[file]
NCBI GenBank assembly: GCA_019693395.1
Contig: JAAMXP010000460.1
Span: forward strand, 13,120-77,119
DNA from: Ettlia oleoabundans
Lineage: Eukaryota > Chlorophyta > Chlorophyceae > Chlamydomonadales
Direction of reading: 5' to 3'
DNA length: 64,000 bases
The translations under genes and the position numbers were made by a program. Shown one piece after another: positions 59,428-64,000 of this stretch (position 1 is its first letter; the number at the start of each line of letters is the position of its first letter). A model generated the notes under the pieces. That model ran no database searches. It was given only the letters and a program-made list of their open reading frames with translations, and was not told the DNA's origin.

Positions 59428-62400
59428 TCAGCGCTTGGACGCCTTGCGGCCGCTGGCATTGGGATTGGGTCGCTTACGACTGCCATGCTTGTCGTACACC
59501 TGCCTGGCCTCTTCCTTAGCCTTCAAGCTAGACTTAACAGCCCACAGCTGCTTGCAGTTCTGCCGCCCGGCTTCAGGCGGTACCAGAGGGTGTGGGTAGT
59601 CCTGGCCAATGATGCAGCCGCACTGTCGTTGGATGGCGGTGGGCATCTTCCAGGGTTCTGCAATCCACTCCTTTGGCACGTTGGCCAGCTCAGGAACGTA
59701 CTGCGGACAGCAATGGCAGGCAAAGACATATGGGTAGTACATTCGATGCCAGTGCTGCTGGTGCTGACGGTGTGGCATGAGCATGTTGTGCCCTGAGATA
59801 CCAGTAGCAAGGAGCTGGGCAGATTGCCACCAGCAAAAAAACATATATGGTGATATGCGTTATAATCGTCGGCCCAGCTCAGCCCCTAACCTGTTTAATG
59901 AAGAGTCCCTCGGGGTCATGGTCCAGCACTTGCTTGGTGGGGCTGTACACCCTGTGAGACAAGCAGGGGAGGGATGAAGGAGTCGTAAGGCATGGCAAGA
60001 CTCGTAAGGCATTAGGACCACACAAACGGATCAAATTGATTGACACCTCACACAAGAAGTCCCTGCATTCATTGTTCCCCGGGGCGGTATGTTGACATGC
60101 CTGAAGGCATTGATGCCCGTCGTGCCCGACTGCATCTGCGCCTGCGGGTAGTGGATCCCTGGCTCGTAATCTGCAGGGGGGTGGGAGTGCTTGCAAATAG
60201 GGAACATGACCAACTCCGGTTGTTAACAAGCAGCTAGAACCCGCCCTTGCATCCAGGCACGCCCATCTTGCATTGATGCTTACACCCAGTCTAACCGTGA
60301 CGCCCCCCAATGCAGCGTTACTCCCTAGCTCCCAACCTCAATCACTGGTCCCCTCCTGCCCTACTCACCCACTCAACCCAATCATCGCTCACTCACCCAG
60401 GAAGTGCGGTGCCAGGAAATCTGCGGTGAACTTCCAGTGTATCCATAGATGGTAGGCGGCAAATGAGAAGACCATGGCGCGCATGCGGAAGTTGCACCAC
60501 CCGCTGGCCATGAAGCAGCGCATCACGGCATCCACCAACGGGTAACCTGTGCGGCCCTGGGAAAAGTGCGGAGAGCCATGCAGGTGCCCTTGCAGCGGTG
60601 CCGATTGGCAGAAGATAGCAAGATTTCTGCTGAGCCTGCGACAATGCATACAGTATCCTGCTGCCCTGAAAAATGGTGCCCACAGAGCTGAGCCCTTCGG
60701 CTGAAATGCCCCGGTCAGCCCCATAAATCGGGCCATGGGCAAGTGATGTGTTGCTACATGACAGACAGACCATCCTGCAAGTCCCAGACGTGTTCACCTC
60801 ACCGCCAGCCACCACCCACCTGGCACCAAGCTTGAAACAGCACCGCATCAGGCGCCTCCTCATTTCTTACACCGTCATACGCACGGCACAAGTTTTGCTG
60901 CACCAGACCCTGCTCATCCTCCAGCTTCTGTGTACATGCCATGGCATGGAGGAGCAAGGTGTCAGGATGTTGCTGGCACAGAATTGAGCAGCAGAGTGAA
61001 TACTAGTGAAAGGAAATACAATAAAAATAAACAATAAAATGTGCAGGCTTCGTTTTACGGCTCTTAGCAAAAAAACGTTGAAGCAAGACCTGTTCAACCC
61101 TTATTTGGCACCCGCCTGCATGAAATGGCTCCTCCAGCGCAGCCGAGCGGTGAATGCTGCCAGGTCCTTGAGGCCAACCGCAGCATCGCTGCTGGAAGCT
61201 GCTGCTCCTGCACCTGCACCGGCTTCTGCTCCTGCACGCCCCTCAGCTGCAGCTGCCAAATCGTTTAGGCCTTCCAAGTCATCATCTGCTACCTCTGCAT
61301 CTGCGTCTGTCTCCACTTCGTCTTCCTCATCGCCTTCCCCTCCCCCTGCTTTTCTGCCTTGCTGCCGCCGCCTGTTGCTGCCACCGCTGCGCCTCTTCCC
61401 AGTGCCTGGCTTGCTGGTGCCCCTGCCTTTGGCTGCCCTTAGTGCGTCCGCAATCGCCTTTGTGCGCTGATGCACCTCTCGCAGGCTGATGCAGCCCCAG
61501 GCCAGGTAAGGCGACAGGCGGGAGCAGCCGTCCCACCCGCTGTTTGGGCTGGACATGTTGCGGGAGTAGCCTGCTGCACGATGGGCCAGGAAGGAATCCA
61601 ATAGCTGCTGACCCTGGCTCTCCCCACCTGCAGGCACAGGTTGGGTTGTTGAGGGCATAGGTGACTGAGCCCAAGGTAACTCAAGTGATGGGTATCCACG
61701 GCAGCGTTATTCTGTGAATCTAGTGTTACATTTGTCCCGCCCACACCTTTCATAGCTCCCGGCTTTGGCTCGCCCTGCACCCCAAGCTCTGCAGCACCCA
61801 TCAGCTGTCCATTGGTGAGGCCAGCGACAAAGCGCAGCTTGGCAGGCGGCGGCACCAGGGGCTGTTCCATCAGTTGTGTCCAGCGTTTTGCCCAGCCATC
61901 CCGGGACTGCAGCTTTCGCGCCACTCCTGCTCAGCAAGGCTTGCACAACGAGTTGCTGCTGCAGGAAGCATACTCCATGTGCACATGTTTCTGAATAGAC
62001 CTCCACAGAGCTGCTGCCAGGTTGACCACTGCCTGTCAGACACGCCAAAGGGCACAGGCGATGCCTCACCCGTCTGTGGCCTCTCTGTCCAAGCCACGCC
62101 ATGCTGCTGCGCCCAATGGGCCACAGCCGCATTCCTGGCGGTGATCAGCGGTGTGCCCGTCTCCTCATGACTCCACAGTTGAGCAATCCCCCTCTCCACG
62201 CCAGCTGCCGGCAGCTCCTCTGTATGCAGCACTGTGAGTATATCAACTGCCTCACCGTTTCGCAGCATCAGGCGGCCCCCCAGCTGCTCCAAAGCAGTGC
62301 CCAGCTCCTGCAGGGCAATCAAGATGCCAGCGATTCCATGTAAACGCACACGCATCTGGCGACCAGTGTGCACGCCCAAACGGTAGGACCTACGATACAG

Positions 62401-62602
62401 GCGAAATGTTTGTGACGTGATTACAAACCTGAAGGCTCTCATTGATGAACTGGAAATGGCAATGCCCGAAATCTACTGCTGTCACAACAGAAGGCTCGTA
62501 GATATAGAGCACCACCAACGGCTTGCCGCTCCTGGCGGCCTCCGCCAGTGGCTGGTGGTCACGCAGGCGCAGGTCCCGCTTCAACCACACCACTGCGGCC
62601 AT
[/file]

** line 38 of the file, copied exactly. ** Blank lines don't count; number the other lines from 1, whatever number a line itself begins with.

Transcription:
62201 CCAGCTGCCGGCAGCTCCTCTGTATGCAGCACTGTGAGTATATCAACTGCCTCACCGTTTCGCAGCATCAGGCGGCCCCCCAGCTGCTCCAAAGCAGTGC